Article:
From Middle English bitwixe, from Old English betweox, from Proto-Germanic *twiskaz (“twofold, double”), from Proto-Indo-European *dwís (“twice, doubly; in two”); surface analysis as be- (“by, near, around”) + twixt (“between”). Compare Saterland Frisian twiske (“between”), Dutch tussen, German zwischen.
- (literary or archaic) Between.
- c. 1603–1604 (date written), William Shakespeare, “Measure for Measure”, in Mr. William Shakespeares Comedies, Histories, & Tragedies […] (First Folio), London: […] Isaac Iaggard, and Ed[ward] Blount, published 1623, OCLC 606515358, [Act V, scene i]:
- There was some speech of marriage / Betwixt myself and her.
- 1818 July 25, Jedadiah Cleishbotham [pseudonym; Walter Scott], “I. Being Introductory.”, in Tales of My Landlord, Second Series, […] (The Heart of Mid-Lothian), volume I, Edinburgh: […] [James Ballantyne and Co.] for Archibald Constable and Company, OCLC 819902302, page 13:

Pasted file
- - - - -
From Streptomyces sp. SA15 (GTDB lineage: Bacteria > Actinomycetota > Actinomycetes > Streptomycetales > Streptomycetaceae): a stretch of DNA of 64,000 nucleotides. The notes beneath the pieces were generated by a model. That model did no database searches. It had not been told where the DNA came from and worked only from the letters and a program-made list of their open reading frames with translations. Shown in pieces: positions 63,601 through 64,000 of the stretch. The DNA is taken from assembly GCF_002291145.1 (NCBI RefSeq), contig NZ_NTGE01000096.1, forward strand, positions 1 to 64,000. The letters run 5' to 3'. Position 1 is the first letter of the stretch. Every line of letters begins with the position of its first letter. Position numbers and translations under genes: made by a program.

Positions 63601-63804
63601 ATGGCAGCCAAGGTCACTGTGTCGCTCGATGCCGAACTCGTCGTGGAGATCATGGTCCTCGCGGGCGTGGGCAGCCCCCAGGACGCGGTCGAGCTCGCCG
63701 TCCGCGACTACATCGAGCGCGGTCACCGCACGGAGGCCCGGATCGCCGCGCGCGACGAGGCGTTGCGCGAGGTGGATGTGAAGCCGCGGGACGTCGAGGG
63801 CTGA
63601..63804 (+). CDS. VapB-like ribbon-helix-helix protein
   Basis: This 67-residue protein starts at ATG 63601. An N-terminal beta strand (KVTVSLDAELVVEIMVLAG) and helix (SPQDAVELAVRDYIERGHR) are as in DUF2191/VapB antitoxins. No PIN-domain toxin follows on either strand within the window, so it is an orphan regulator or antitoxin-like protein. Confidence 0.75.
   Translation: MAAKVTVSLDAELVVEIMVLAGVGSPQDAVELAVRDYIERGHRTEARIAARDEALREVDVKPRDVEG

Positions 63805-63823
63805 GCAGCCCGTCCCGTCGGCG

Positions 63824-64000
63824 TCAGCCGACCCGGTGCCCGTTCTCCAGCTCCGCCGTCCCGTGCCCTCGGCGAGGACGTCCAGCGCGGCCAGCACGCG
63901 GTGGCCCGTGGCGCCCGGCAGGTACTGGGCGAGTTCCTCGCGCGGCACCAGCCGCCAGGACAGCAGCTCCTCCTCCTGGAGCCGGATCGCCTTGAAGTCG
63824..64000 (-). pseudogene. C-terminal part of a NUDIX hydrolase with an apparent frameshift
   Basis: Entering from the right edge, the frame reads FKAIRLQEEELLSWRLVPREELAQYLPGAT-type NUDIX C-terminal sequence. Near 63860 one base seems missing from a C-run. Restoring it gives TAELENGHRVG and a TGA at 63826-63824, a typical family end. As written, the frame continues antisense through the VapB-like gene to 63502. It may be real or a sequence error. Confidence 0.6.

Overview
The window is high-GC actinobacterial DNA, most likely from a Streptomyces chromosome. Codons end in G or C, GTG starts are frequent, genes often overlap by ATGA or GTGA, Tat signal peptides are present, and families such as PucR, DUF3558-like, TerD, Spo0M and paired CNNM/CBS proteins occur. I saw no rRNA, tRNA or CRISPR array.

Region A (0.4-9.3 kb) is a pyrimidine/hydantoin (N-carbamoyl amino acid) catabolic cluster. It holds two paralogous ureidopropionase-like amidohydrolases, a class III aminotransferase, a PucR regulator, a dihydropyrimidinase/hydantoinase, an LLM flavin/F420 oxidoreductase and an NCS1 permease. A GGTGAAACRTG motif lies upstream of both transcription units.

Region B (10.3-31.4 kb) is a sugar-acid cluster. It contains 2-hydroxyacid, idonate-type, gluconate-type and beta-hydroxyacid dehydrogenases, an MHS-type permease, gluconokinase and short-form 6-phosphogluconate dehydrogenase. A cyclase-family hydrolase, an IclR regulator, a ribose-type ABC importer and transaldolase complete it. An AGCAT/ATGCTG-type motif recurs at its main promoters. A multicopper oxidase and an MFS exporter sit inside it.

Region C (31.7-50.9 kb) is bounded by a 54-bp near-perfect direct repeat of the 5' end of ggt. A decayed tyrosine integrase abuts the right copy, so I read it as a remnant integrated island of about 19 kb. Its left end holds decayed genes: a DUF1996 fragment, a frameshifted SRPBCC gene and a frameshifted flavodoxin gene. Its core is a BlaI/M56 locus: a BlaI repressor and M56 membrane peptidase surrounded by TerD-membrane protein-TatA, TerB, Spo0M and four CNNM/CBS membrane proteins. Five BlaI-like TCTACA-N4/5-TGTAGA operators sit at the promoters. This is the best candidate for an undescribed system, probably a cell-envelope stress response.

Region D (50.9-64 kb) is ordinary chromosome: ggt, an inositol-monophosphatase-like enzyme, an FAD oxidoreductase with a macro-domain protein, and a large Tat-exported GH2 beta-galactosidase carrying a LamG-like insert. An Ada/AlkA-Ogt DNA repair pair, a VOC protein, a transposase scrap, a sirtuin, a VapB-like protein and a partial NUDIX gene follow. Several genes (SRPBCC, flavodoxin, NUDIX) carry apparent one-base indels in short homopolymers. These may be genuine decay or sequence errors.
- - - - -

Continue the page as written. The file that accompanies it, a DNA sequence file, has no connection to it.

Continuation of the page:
- The times have changed in nothing more (we follow as we were wont the manuscript of Peter Pattieson,) than in the rapid conveyance of intelligence and communication betwixt one part of Scotland and another.
- 1898, J. Meade Falkner, chapter 3, in Moonfleet, London; Toronto, Ont.: Jonathan Cape, published 1934:
- When I saw the coffin I knew that I was respited, for, as I judged, there was space between it and the wall behind enough to contain my little carcass; and in a second I had put out the candle, scrambled up the shelves, half-stunned my senses with dashing my head against the roof, and squeezed my body betwixt wall and coffin.